The climbing mechanics in Deliver Us Mars are especially fun, if slightly clunky; you press and hold either the mouse button or controller trigger to slam that hand's pick into the surface. To move, you release one pick, move in that direction, and slam that pick back in before releasing the other one. Some materials or obstacles in the wall make it impossible to get a pick in, so you often must maneuver around them. With a controller, it feels a bit more natural, but with keyboard controls, it feels just a bit mechanical. It still plays a lot better than requiring the player to mindlessly move a stick around, so these segments always feel like a welcomed challenge.

The plot centers around a small number of key characters, which is also due to the standpoint that no one else seems to exist. Even back on Earth, the launch facility that Kathy works from doesn't have another soul in it. With most of the crew looking to be in their 20s, and Kathy a mere teenager, it feels like an abandoned facility that happens to be used by a handful of people who are much younger than expected. After you reach space, the lack of other people matters less, but it never quite shakes the impression that to be in the space program, you must be under the age of 30.

Deliver Us Mars often puts a ton of detail into the characters and environments. There are lots of little touches, small details, and effective use of effects and lighting. It's less that the game is a powerhouse of a graphics showcase, but more that clearly a lot of time and effort went into making the game feel "lived in." This is especially important for an adventure game and is impressive, given how easily space-based games can end up feeling clinical.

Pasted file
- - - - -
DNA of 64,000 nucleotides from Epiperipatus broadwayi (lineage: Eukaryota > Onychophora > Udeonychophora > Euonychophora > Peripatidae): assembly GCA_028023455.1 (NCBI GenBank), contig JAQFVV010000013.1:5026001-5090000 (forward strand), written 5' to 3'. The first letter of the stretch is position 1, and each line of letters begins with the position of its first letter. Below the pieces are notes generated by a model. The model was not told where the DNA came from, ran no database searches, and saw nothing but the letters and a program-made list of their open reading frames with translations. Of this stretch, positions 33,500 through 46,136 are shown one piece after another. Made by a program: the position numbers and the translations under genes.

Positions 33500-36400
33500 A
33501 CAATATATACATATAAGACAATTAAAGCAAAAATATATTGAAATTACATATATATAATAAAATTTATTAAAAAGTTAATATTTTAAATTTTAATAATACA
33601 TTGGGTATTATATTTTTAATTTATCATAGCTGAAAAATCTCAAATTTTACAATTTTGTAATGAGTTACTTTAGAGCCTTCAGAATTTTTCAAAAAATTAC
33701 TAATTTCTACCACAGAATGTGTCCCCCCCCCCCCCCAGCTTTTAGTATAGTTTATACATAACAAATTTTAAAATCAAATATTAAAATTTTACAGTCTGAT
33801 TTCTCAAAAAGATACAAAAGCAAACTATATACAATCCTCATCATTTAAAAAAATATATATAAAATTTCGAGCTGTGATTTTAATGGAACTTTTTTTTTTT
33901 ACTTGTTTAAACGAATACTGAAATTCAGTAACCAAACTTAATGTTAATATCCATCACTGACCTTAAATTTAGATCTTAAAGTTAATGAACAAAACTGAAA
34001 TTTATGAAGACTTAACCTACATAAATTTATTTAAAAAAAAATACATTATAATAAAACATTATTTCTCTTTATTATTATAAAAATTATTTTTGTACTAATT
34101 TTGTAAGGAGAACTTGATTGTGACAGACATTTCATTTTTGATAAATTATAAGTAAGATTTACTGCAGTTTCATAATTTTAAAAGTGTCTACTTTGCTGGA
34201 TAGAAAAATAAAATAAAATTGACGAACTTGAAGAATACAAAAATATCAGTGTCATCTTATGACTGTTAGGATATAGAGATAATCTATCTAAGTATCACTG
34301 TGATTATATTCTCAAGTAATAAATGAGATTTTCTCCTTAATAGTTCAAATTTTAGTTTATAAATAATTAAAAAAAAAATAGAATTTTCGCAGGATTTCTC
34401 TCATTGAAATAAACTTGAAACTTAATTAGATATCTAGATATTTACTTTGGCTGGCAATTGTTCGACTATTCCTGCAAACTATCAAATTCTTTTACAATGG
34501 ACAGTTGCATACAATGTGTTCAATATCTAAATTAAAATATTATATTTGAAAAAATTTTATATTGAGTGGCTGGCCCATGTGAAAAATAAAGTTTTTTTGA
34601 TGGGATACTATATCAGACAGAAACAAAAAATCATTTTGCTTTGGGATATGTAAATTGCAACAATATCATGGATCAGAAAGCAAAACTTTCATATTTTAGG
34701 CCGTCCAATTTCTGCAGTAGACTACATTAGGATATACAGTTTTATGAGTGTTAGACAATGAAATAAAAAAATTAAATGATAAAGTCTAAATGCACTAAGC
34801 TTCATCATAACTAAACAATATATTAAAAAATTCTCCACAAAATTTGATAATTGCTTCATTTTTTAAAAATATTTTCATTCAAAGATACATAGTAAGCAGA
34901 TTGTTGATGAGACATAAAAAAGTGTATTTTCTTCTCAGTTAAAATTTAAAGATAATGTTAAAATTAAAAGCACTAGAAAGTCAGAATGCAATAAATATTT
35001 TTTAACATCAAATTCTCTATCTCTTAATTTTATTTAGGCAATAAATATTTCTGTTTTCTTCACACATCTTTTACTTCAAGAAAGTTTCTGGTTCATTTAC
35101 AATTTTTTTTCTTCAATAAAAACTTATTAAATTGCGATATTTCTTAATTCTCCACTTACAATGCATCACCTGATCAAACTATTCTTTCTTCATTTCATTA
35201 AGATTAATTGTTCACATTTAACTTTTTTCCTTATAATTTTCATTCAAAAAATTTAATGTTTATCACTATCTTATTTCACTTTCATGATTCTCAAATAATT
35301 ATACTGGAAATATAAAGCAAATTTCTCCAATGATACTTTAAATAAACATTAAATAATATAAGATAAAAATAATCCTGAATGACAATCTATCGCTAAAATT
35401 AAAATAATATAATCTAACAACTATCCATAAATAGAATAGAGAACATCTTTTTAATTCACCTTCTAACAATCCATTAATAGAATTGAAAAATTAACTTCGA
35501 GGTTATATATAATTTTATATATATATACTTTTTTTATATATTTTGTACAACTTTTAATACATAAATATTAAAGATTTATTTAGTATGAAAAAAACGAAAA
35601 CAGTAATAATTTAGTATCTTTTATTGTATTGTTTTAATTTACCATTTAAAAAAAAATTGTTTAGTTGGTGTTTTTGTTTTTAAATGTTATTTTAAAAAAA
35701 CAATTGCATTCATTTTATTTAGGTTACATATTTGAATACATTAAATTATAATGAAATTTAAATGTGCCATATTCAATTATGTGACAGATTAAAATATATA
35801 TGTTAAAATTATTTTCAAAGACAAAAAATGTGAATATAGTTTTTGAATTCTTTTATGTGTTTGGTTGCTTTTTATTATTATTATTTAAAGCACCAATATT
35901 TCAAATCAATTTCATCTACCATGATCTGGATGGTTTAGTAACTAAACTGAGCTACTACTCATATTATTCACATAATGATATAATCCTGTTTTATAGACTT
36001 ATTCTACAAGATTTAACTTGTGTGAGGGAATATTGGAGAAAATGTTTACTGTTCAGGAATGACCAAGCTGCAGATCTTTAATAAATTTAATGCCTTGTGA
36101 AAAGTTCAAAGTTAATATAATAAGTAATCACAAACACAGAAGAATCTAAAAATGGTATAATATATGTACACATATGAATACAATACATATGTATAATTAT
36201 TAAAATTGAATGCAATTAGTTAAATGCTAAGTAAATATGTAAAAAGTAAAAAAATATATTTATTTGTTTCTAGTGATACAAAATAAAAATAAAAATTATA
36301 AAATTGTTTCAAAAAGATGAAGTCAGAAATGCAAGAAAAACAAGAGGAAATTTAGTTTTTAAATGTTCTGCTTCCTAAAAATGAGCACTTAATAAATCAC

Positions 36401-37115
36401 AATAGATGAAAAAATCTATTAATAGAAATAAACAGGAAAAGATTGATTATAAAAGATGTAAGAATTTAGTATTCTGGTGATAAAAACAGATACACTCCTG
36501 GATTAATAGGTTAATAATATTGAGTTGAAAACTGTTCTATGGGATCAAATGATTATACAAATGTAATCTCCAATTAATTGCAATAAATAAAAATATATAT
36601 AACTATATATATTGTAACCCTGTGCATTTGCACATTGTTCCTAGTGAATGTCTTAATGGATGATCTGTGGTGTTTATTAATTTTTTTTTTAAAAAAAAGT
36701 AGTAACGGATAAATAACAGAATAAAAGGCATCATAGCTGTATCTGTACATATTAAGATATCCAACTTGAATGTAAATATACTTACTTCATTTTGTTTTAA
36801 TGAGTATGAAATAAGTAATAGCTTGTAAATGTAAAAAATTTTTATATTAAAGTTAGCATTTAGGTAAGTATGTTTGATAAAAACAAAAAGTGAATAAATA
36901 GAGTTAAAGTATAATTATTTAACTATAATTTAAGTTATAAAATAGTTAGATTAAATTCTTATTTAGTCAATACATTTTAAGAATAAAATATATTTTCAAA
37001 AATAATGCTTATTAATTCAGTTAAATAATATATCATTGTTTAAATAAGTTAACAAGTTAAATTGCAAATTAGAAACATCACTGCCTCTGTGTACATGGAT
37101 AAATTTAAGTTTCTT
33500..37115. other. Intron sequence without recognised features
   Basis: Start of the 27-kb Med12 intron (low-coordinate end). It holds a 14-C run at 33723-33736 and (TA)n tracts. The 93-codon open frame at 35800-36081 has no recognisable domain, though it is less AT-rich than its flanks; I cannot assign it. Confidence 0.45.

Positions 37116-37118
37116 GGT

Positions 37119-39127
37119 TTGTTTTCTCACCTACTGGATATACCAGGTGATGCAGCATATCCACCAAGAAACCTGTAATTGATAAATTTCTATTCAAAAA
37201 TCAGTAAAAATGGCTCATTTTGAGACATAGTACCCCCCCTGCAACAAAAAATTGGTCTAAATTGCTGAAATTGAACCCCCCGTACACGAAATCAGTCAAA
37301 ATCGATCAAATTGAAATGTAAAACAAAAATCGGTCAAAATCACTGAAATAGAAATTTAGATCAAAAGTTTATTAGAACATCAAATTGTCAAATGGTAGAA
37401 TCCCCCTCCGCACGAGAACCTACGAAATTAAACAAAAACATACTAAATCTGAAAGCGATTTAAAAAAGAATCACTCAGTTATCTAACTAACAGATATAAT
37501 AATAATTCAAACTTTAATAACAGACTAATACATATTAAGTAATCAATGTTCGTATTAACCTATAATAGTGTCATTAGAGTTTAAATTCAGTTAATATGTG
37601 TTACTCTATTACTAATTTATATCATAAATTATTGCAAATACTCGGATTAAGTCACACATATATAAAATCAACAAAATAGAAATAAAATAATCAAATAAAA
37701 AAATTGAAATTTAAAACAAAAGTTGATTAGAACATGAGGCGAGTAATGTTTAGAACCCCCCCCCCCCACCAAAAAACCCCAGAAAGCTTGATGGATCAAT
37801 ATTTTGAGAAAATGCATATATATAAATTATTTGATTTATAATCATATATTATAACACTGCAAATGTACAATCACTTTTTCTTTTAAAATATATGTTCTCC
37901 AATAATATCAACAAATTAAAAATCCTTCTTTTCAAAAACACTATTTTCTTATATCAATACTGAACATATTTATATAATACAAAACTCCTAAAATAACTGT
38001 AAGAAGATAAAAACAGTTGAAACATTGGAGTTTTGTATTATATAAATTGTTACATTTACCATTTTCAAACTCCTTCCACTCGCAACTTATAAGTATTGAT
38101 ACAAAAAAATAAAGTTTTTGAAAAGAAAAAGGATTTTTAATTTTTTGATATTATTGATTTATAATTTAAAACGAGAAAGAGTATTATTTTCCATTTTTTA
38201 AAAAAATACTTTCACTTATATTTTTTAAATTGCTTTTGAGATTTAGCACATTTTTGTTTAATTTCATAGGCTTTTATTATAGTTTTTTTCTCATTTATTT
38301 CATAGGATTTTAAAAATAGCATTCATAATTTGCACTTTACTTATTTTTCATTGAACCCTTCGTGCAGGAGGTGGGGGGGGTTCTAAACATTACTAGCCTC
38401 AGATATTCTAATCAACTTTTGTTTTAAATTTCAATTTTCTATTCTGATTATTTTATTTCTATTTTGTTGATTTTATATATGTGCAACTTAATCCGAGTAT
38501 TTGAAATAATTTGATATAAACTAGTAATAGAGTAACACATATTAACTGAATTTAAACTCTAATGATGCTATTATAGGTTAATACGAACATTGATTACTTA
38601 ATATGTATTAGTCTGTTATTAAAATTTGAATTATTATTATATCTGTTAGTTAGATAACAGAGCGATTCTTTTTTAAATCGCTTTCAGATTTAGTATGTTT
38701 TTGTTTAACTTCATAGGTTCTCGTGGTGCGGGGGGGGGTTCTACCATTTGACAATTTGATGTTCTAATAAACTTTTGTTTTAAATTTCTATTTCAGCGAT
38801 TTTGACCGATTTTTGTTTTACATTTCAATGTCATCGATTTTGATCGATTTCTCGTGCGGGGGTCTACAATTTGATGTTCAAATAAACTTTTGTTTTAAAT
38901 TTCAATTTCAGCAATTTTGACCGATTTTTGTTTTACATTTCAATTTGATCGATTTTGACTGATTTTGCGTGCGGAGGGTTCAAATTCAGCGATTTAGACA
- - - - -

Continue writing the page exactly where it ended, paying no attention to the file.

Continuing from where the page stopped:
Overall, Deliver Us Mars is surprisingly compelling, with a story of a daughter searching for her wayward father despite his crimes — while others on the crew are searching for him because of said crimes. Most of the gameplay does a great job of keeping things varied, but I wish that there were just a few more puzzle ideas to break up the times when it feels like the game ran out of ideas and popped in another MFT puzzle. Endure those, and Deliver Us Mars is a great game that balances the narrative with allowing the player to have agency. It is further proof that sci-fi stories don't need to involve aliens or explosions, and the humanity within the game's story is admirable.

Score: 8.4/10

Reviewed on: AMD Ryzen 7 3700X, 32 GB RAM, NVidia RTX 4070 Ti